>>     As of December 8, 2018, only several add-ons hosted on community

>>     add-ons website (

>>     <>) are truly future-proof

>>     (compatibility flags are present). The good news is that add-on

>>     authors do understand the impact this change will have on their

>>     add-ons and some have begun updating their add-ons to add

>>     compatibility flags; others plan to add changes once 2019.1 enters

>>     beta testing phase (based on past conversations), while the

>>     community lost contact with authors of some add-ons (some of which

>>     are popular) and their add-ons will be flagged as incompatible

>>     unless updates are released.


>>     The following add-ons are NVDA 2019.1 compatible and thus won’t

>>     cause NVDA to flag them as incompatible:



>>       * Add-on Updater 

>>       * Easy Table Navigator 

>>       * Enhanced Touch Gestures 

>>       * Focus Highlight 

>>       * Golden Cursor 

>>       * GoldWave 

>>       * ObjPad 

>>       * Object Location Tones 

>>       * Resource Monitor 

>>       * StationPlaylist Studio 

>>       * SystrayList 

>>       * Unicode Braille Input 

>>       * Virtual Review 

>>       * Windows 10 App Essentials 

>>       * And possibly more. 



>>     For add-ons not listed:



>>       * For users: please contact authors of add-ons you’re using and

>>         ask for their thoughts and plans for add-on compatibility

>>         flags and other future work (see below for words about my

>>         add-ons). 

>>       * For developers: please think about the impact of this change

>>         and update your add-ons. I don’t expect all add-ons to be made

>>         compatible by the time 2019.1 stable version (or release

>>         candidate) is released, but at least for popular ones, please

>>         have your add-ons made compatible by the time 2019.1 beta 1

>>         shows up. Also, I advise setting last tested version to 2019.2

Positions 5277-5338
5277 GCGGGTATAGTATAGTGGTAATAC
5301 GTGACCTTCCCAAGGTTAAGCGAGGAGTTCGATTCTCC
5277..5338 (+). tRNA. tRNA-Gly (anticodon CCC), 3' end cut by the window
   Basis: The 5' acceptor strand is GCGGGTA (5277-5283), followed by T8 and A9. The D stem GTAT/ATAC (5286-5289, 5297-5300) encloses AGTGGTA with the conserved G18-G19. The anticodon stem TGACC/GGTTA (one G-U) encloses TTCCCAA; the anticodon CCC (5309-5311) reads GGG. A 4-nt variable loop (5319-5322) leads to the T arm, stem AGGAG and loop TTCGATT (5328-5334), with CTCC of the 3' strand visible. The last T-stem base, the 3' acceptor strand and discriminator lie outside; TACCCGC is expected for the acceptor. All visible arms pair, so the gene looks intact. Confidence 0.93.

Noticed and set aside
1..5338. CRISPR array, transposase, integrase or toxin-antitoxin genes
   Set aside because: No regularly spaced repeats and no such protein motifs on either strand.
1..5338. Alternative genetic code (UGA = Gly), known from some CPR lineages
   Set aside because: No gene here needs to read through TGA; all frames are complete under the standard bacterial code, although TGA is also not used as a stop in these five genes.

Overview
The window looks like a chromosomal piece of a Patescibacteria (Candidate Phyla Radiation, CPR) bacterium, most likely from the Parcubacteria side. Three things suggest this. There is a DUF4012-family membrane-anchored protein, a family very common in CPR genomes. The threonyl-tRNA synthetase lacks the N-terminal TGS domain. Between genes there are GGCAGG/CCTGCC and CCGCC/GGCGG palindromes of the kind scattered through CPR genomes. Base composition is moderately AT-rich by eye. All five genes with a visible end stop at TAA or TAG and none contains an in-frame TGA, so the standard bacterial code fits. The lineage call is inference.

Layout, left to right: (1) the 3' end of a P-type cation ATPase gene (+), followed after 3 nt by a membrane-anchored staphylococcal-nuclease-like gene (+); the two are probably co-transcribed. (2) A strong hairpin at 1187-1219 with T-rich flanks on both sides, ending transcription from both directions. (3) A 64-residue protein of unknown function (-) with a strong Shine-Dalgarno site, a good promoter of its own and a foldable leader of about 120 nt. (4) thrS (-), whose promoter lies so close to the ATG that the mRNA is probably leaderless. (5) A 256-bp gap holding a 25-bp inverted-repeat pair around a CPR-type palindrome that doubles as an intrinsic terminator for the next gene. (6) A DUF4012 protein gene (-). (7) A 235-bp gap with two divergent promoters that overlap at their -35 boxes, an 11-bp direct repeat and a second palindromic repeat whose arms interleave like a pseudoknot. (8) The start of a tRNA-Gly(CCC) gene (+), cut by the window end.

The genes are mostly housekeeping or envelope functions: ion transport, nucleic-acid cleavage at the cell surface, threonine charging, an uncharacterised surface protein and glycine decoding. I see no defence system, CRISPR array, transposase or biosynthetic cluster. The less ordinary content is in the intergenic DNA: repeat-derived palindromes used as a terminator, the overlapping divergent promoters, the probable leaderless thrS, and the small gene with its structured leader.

>>         so you can have plenty of time modernizing add-ons. 



>>     Notes for users of my add-ons or add-ons that’ll be reviewed by me:



>>       * For users: I expect all my add-ons (at least ones currently

>>         under active support) to be made Python 3 ready no later than

>>         March 2019. As far as last tested version flag is concerned,

>>         I’ll try my best to target later NVDA releases (for example,

>>         if using an add-on in NVDA 2019.1, the compatibility flag will

>>         indicate support for at least NvDA 2019.3) so you won’t have

>>         to worry about compatibility flag problems for a long time;

>>         compatibility flags (at least last tested version flag) will

>>         be updated once or twice a year. 

>>       * For add-ons to be reviewed: I will look for compatibility

>>         flags (as part of user experience portion of basic review)

>>         starting from February 2019; other add-on reviewers may or may

>>         not look for these flags. 

>>       * For Add-on Updater users: I will start enforcing add-on

>>         compatibility flags from version 19.03; that is, Add-on

>>         Updater will refuse to install add-on updates if they do not

>>         specify at least last tested version flag to align with NVDA

>>         2019.1 behavior. 



>>     Thank you.

>>     Cheers,

>>     Joseph